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Title: Monsieur de Guise
Author: Perley Poore Sheehan
* A Project Gutenberg of Australia eBook *
eBook No.: 0603661h.html
Edition: 1
Language: English
Character set encoding: Latin-1(ISO-8859-1)--8 bit
Date first posted: July 2006
Date most recently updated: July 2006

This eBook was produced by: Richard Scott

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Monsieur De Guise


Perley Poore Sheehan

That any one should live in the center of Cedar Swamp was in itself so singular as to set all sorts of queer ideas to running through my head.

A more sinister morass I had never seen. It was as beautiful and deadly as one of its own red mocassins, as treacherous and fascinating.

It was a tangle of cypress and cedar almost thirty miles square, most of it under water--a maze of jungle-covered islands and black bayous. There were alligators and panthers, bear and wild pig. There were groans and grunts and queer cries at night, and silence, dead silence by day.

That was Cedar Swamp as I knew it after a week of solitary hunting there. I no longer missed the sun. My eyes had become used to the perpetual twilight. My nerves no longer bothered me when I stepped into opaque water, or watched a section of gliding snake. But the silence was getting to be more than I could bear. It was too uncanny.

And now, just after I had noticed it, and wondered at it for the hundredth time, I heard a voice.

It was low and clear--that of a woman who sings alto. There were four or five notes like the fragment of a strange song. And then, before I had recovered from the shock of it, there was silence again.

I was up to my knees in water at the time, wading a narrow branch between two islands. I must have stood there for a full minute waiting for the voice to resume, but the silence closed in on me deeper than ever. With a little shiver creeping over one part of my body after another, I stole ashore.

The island was one of the highest I had yet encountered. I had not taken a dozen steps up through the dank growth of its shelving shore before I found a deeply worn path.

This, I could see, ran down to the water-front on one direction, where I caught a glimpse of a boat-house masked by trees. I turned and followed the path in the other direction up a gentle slope.

As I advanced, the jungle around me thinned out and became almost park-like. There were open stretches of meadow and clumps of trees, suggesting a garden. But I was so intent on discovering the owner of the voice that the wonder of this did not at first impress me. I had, moreover, an eery, uneasy sensation of being watched.

I walked slowly. I carried my gun with affected carelessness. I looked around me as though I were a mere tourist dropped in to see the sights.

I had thus covered, perhaps, a quarter of a mile, when the path turned into an avenue of cabbage-palmetto, at the further end of which I saw a house.

It was large and white with a pillared porch, such as they used to build before the war. It was shaded by a magnificent grove of live-oak trees. There were beds of geranium and roses in front, and clusters of crepe-myrtle and flowering oleander on a well-clipped lawn.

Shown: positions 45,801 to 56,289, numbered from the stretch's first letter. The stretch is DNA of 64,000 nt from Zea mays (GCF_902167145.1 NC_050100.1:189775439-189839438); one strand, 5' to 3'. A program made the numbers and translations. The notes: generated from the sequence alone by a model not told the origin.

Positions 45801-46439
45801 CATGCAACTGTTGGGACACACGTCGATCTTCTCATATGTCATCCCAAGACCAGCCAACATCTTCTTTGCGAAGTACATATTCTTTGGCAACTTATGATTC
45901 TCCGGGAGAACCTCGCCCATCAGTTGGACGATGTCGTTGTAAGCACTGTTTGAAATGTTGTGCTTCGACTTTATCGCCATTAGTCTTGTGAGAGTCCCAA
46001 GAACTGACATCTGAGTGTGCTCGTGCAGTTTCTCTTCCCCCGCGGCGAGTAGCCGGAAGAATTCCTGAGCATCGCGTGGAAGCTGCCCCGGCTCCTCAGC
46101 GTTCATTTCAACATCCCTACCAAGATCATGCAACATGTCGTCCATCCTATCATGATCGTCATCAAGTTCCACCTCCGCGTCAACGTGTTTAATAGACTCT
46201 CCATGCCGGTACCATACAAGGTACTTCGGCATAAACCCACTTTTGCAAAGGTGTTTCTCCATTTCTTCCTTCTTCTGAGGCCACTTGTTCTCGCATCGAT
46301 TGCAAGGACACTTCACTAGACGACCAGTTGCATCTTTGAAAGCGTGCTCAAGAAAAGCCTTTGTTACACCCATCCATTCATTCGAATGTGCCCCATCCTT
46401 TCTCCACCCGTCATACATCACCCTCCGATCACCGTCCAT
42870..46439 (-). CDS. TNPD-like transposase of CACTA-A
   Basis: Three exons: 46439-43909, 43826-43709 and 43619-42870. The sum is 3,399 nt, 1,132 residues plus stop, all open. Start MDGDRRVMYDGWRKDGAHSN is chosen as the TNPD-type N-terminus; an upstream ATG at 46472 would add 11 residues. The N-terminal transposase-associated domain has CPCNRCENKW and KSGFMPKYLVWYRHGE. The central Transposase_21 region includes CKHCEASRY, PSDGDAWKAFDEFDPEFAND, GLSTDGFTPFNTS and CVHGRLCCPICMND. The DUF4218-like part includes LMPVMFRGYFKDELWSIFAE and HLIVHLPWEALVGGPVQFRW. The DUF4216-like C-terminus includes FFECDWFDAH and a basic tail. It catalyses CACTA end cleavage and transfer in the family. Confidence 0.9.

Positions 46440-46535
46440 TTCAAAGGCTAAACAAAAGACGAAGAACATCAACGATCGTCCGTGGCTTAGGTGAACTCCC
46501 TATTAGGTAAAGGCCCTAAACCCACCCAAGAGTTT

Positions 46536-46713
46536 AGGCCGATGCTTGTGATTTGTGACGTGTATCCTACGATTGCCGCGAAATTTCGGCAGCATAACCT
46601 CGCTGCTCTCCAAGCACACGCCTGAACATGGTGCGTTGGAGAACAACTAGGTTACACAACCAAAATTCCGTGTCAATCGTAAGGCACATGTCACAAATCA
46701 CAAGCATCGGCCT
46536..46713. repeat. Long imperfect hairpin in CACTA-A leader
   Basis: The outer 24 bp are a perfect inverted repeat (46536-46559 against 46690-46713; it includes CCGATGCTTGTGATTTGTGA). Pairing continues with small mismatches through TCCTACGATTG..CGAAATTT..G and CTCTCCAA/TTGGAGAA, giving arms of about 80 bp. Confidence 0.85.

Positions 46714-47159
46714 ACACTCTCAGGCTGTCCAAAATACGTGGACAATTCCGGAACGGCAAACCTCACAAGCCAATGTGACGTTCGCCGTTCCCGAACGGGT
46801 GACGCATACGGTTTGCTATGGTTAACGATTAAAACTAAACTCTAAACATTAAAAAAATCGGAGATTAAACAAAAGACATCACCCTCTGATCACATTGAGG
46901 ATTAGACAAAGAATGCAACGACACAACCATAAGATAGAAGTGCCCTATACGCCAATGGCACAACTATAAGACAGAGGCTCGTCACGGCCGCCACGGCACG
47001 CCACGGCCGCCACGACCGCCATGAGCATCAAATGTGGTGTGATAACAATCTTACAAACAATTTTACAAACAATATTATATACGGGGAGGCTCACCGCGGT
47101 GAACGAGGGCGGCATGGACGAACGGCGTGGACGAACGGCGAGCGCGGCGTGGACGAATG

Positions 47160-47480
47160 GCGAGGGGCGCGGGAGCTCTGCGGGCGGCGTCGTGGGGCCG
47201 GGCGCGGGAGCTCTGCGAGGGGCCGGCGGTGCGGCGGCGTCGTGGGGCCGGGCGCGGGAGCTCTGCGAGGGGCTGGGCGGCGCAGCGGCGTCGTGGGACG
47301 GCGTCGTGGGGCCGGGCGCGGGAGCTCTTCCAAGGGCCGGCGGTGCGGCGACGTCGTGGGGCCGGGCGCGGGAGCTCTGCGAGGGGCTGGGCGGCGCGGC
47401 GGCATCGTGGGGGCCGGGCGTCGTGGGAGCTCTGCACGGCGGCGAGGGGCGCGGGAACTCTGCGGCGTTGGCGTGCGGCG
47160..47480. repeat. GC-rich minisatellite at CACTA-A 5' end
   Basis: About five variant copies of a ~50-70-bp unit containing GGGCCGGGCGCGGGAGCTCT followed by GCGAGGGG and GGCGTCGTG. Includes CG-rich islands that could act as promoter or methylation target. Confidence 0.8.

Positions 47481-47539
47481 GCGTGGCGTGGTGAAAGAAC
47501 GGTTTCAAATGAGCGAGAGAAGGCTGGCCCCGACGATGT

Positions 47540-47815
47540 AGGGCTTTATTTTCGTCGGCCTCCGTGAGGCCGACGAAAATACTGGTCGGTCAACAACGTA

It all gave an impression of infinite care, of painstaking up-keep, of neatness and wealth, yet, there was not a soul in sight. Not a servant was there. No dog barked, I saw no horses, no chickens, no pigeons, nor sheep; no familiar animate emblem whatever of the prosperous farm.

I stood in the presence of this silent and lonely magnificence with a feeling that was not exactly fear, but rather stupefaction. For a moment I was persuaded that I had emerged from the great swamp into some unknown plantation of its littoral.

But a moment was enough to convince me that this could not be. I was, without the slightest doubt, almost at the exact center of the morass. I was too familiar with its circumference and general contour to be wrong as to that. For a dozen miles at least, in every direction, Cedar Swamp surrounded this island of mystery with its own mysterious forests and bayous.

Once again I was acutely aware of being stared at. Almost at the same instant a man's voice addressed me from behind my back.

"Monsieur," it asked, "why do you hesitate?"

I might as well confess it right away--I believe in ghosts. I have seen too many things in my life that were not to be explained by the commonly accepted laws of nature. I have lived too much among the half-civilized and learned too much of their odd wisdom to recognize any hard and fast definition of what is real and what is not.

From the moment I heard that bit of song in the swamp, I felt that I was passing from the commonplace into the weird. My succeeding impressions had confirmed this feeling.

And now, when I heard the voice behind me: "Monsieur, why do you hcsitate?"--I was not sure that it was the voice of a human being at all. I turned slowly, my mind telling me that I should see no one.

It was with a distinct feeling of relief, therefore, that I saw a small, pale, well-dressed old man smiling at me as though he had read my secret thoughts.

His face was cleanly shaven and bloodless. His head, partly covered by a black velvet skull-cap, was extremely large. His snow-white hair was silky and long. His eves, which were deeply sunken, were large and dark. His appearance, as well as the question which he had just put to mc suggested the foreigner. He was not alone un-American; he appeared to be of another century, as well.

I said something about intruding. He made a brusk gesture, almost of impatience, and, telling me to follow him, started for the house.

It was as though I was an expected guest. Only the absence of servants maintained that feeling of the bizarre, which never left me.

The interior of the house was in keeping with its outward appearance--sumptuous and immaculate. My host led me to the door of a vast chamber on the first floor, motioned me to enter, and, standing at the door, said: